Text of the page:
Tuesday, 31 March 2015

Mythica: A Quest for Heroes (2015)

This is another release from Arrowstorm Entertainment, who made Survivor.  Like that film, it was partly financed through Kickstarter, and I was a backer.  As I always do with new indie films, I've prioritised viewing it so I can post a timely review.  In this case that practice also worked out for me, as the kickstarter for the sequel starts today and I wanted to see this to decide whether I would back it.  The answer to that, by the by, is "Yes, I will", which probably tells you that I enjoyed this film, if you hadn't worked that out already from the Qualified Recommendation tag.

Mythica had a much larger target than Survivor, and it is easy to see why.  The production is considerably more ambitious: a larger central cast, more effects shots, more crowd shots, and more complex sets.  The CGI monsters are a little obviously CGI (nice designs, but they have that 'not quite real' look to them), and the action sequences could do with a little tightening up, but I definitely got the sense that the money was up there on the screen.

Arrowstorm have a trilogy of Mythica films planned, and this first one introduces us to the characters and sends them on their first quest together.  Evil-doers (black clad, of course) leading orcs have attacked the temple of the Goddess.  Heroes are needed to seek out and free the captives who were taken.  Unfortunately, the world is short of heroes.  It has mercenaries aplenty, but they want rather more gold than is promised for completing the task.

The only ones willing to take on the task - for varying definitions of "willing" - are our heroes.  The most central of these is Marek, a runaway slave with a club foot, but a sharp mind.  She's picked up some magical skill from a local wizard.  The wizard is played by Kevin Sorbo in a very brief cameo: Arrowstorm made a fairly big deal of his involvement in the Kickstarter, and while it wasn't a factor in my deciding to back, it may have been for others.  I hope those folks weren't too disappointed by the brevity of this role (though maybe he returns in the second and third films).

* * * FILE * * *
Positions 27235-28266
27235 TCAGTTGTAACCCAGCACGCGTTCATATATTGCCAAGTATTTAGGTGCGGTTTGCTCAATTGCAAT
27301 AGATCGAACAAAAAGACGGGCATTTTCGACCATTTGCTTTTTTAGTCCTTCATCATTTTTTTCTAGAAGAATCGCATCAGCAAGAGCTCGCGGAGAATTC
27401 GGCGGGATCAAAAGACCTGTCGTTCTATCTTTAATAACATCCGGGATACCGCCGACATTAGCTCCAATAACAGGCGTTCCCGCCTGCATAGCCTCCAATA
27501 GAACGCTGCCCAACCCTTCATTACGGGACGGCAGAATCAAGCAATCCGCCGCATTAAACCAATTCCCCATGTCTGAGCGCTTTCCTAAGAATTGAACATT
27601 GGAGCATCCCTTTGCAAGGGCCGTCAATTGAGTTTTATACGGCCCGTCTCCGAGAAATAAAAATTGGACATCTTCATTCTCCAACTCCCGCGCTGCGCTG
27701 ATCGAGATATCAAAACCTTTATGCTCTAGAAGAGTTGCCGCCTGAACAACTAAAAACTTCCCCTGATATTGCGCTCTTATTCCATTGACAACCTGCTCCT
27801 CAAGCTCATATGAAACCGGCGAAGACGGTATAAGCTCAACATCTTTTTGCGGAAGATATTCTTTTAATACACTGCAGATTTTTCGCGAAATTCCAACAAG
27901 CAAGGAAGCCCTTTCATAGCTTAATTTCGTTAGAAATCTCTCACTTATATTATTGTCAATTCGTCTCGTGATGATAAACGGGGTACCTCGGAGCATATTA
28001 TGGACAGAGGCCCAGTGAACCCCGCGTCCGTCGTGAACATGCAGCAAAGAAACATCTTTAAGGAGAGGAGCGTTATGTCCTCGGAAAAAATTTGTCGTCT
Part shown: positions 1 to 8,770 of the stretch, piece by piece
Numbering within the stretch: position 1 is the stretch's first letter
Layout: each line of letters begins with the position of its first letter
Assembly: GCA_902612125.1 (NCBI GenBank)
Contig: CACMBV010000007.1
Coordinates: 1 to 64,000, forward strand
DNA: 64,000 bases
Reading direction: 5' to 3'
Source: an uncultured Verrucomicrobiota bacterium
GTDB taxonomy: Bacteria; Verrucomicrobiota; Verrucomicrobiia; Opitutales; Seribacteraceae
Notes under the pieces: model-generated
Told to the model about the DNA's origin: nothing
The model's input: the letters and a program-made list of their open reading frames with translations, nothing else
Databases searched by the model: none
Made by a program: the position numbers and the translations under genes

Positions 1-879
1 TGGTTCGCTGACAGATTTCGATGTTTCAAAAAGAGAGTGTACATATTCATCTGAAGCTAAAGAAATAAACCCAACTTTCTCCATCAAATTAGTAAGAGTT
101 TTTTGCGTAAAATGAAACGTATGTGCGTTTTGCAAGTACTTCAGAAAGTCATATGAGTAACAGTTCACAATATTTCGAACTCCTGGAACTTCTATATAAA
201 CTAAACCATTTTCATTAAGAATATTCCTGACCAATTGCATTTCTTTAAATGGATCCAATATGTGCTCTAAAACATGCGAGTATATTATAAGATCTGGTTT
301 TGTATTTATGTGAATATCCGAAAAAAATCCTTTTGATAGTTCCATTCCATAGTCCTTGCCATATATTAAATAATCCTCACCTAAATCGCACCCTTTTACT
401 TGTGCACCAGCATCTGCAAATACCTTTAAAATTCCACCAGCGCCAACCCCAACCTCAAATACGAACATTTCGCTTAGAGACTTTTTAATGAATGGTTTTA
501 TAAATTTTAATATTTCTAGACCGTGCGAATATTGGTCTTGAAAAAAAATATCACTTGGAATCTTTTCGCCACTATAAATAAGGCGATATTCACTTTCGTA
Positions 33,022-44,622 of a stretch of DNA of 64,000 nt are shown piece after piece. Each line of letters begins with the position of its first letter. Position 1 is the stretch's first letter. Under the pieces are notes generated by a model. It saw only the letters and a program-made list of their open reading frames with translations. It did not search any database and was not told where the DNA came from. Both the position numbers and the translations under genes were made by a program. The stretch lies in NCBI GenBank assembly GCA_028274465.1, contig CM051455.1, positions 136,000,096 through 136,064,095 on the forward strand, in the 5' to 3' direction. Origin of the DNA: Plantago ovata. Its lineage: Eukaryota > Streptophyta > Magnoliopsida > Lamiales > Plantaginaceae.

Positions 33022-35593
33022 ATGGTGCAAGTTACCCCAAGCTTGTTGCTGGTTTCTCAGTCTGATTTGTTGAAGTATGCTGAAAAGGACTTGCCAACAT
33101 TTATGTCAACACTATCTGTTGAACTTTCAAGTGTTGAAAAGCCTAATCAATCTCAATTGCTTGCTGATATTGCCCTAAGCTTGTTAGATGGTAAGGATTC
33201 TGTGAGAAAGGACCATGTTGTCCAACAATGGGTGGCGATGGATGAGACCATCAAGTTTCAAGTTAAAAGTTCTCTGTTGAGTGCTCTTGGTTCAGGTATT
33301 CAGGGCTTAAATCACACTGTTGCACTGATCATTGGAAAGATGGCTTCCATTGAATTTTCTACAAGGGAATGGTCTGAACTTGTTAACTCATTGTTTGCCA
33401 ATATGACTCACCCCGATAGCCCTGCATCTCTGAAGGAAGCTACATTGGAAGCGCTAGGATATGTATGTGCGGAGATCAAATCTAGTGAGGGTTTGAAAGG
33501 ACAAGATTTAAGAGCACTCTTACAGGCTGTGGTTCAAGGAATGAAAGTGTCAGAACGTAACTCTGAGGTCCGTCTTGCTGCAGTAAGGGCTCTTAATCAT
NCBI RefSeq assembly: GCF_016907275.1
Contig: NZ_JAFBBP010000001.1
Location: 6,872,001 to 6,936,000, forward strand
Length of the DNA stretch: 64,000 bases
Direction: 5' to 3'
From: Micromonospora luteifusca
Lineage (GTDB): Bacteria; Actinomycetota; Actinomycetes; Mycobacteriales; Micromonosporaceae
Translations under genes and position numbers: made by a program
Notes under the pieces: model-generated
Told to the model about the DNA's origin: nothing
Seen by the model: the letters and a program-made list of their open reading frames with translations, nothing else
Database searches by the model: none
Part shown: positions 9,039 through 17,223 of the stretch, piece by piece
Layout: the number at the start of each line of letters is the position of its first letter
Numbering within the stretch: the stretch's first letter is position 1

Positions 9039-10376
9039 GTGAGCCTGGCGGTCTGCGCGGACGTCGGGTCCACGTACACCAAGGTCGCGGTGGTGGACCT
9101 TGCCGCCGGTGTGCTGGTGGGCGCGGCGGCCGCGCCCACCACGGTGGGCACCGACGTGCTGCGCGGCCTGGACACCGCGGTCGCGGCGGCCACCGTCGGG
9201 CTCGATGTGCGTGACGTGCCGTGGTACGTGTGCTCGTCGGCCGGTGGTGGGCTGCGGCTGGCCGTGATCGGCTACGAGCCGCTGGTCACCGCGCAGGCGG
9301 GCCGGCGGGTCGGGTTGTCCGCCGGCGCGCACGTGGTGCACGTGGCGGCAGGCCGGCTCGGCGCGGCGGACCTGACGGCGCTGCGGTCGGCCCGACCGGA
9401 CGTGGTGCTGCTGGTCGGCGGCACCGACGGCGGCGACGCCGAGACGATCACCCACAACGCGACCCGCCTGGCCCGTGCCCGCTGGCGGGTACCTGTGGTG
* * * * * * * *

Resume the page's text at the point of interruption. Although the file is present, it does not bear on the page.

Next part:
Back to Marek.  In addition to the skills she has learned, she also demonstrates an inborn necromantic talent, very similar to that used by the villains.  Doubtless, this will be a Major Plot Point in the last part of the trilogy.

Joining Marek are Teela, the only Priestess to escape the attack on the temple; Thane, a world-weary but honourable warrior; and Dagen, a "charming" rogue.  Gamers reading this review are probably thinking "sounds like an archetypical D&D party", and I don't think that's an accident.  It's pretty clear that there were tabletop gamers involved in this, as the call-outs to role-playing games are obvious: heck, the script has a tavern where adventurers go to find quests.

A strong central cast really helps the film.  All four heroes are well-depicted.  While I didn't much like Dagen as a character, that was not through any fault in the actor's performance.  Probably the highlight for me was the way the attraction between Teela and Thane was portrayed.  Good work.

Script-wise, it's very much "villains want maguffin, heroes must save maguffin", though sensibly doesn't throw the heroes up against the real big bad.  I think it was smart to save him for later films and focus on his minions and hirelings this time around.

Mythica: A Quest for Heroes doesn't really break any new ground in the fantasy genre (though it is a much better D&D movie than the actual Dungeons & Dragons film), but it tells a solid enough story, and it even passes the Bechdel test in the process.  If you're looking for an adventure tale with a bit of humour, or just for an adventure tale with a female lead who's not dressed like a stripper, then you should check it out.

I'm looking forward to part 2.

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